In an unrelated study, Sterman found cats trained to produce the SMR rhythm had developed a higher seizure threshold than untrained cats when exposed to noxious fumes. He then experimented, teaching people with seizures change their brain wave activity to produce more of the SMR frequency.

Sterman's work gave rise to the development of neurofeedback training to teach people to gain conscious control of their seizures. As with the skepticism of Pavlov's and Miller's research, after thousands of studies demonstrating its usefulness, neurofeedback for seizures is still characterized as "fringe" or "experimental." It has been effective in treating seizure disorders for three decades. In some cases its success equals that of drug therapy.

A behavioral approach to treating seizure disorders can be thought of as behavior modification for the nervous system. Discovering, then changing the habits and behaviors that lead to seizures, raises the threshold. In behavioral therapy, the emphasis is on the client acquiring practical, self-help strategies to manage and take responsibility for controlling seizures. Its aim is to restore personal control over one's health and life.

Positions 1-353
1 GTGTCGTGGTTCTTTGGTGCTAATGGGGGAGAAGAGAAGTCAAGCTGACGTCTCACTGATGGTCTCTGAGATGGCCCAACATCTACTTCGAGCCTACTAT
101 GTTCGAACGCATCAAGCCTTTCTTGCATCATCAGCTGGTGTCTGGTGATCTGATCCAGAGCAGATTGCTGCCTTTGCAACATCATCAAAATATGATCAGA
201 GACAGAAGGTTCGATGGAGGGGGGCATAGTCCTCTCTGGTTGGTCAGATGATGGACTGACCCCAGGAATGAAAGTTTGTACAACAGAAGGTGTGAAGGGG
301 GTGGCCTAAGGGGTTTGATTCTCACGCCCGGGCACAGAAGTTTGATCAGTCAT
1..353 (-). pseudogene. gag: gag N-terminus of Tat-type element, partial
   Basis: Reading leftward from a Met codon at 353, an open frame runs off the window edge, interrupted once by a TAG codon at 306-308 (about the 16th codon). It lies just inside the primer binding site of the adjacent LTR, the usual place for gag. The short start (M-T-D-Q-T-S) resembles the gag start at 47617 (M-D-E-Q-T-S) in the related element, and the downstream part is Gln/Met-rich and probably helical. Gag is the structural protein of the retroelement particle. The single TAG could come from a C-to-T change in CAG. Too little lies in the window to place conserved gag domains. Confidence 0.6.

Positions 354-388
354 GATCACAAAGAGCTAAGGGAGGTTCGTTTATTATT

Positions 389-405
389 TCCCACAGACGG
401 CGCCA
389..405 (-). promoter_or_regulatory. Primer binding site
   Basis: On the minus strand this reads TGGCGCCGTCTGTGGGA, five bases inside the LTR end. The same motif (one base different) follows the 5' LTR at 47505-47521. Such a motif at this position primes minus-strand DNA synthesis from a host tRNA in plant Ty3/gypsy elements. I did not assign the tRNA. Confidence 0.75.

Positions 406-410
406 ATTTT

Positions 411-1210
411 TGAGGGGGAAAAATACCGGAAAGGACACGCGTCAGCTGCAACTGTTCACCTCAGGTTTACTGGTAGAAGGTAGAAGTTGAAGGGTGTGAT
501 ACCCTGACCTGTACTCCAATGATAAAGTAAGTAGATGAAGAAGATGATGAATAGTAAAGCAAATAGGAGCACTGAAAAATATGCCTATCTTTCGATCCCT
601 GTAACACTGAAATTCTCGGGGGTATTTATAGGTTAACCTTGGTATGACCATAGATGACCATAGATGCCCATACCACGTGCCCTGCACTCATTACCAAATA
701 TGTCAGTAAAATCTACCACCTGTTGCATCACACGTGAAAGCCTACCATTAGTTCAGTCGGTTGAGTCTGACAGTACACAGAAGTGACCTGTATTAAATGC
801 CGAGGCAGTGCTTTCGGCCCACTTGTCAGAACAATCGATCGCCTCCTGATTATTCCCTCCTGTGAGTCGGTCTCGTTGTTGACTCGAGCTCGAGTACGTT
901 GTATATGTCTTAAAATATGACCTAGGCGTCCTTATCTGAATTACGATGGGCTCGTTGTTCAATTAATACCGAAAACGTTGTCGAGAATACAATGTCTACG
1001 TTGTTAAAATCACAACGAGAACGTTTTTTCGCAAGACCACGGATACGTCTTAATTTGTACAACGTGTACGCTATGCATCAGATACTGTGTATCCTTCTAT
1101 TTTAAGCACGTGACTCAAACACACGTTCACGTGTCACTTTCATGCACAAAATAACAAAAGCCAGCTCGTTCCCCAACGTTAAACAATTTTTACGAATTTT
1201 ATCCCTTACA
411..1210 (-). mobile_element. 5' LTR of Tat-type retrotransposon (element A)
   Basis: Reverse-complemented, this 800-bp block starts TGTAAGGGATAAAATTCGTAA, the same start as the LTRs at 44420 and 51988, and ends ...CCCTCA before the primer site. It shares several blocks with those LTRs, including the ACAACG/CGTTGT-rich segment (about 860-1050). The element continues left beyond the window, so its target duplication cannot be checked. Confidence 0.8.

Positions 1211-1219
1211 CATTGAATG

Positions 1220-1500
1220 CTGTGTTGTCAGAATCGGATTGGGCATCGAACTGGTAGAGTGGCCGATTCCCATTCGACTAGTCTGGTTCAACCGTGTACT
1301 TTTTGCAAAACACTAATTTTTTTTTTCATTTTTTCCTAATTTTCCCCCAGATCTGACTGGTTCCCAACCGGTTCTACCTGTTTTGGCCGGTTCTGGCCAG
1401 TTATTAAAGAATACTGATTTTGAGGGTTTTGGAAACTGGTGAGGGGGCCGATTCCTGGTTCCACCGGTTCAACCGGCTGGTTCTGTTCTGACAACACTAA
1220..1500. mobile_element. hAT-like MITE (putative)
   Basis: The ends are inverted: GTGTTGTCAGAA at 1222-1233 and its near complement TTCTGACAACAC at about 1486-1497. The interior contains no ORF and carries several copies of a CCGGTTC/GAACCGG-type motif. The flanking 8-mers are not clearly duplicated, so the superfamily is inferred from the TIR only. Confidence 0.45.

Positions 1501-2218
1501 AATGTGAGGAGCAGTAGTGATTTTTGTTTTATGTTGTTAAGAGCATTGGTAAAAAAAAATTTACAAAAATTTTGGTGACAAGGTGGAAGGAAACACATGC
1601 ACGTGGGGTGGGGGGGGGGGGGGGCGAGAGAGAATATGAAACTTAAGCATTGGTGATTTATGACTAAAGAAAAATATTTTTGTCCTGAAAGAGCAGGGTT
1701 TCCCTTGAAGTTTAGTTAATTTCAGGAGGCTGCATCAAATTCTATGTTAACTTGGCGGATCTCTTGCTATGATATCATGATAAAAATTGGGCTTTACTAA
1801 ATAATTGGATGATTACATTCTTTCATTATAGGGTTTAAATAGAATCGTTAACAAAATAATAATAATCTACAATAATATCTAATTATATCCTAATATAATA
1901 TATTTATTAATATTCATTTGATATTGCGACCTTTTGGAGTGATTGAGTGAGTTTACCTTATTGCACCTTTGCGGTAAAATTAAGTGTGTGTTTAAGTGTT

Just prior to it's onset, many people experience the aura, warning of a seizure coming on. These may be unusual sensations such as gut fear, muscle twitching, hallucinatory sounds, smells, tastes, or visual distortions. The most successful behavioral treatments involve learning to identify the aura then interrupting and aborting the seizure at this stage.
Keeping a journal, or seizure log, is a powerful tool for learning to recognize the patterns of seizures and breaking them.

Observing and noting all the events surrounding seizures helps find those symptoms which are the same for most seizures. These are very individual. Did the seizure happen while awake, while standing, or lying down? Was the person hungry, tired, stressed out? Did the seizure start after a meal, a sugar binge, while working, talking, reading, listening to music, when angry, or happy? Witness accounts can also help identify the behaviors that precede seizures. Developing strategies to avoid or change those circumstances leading to seizures is a key to learning to control them on one's own.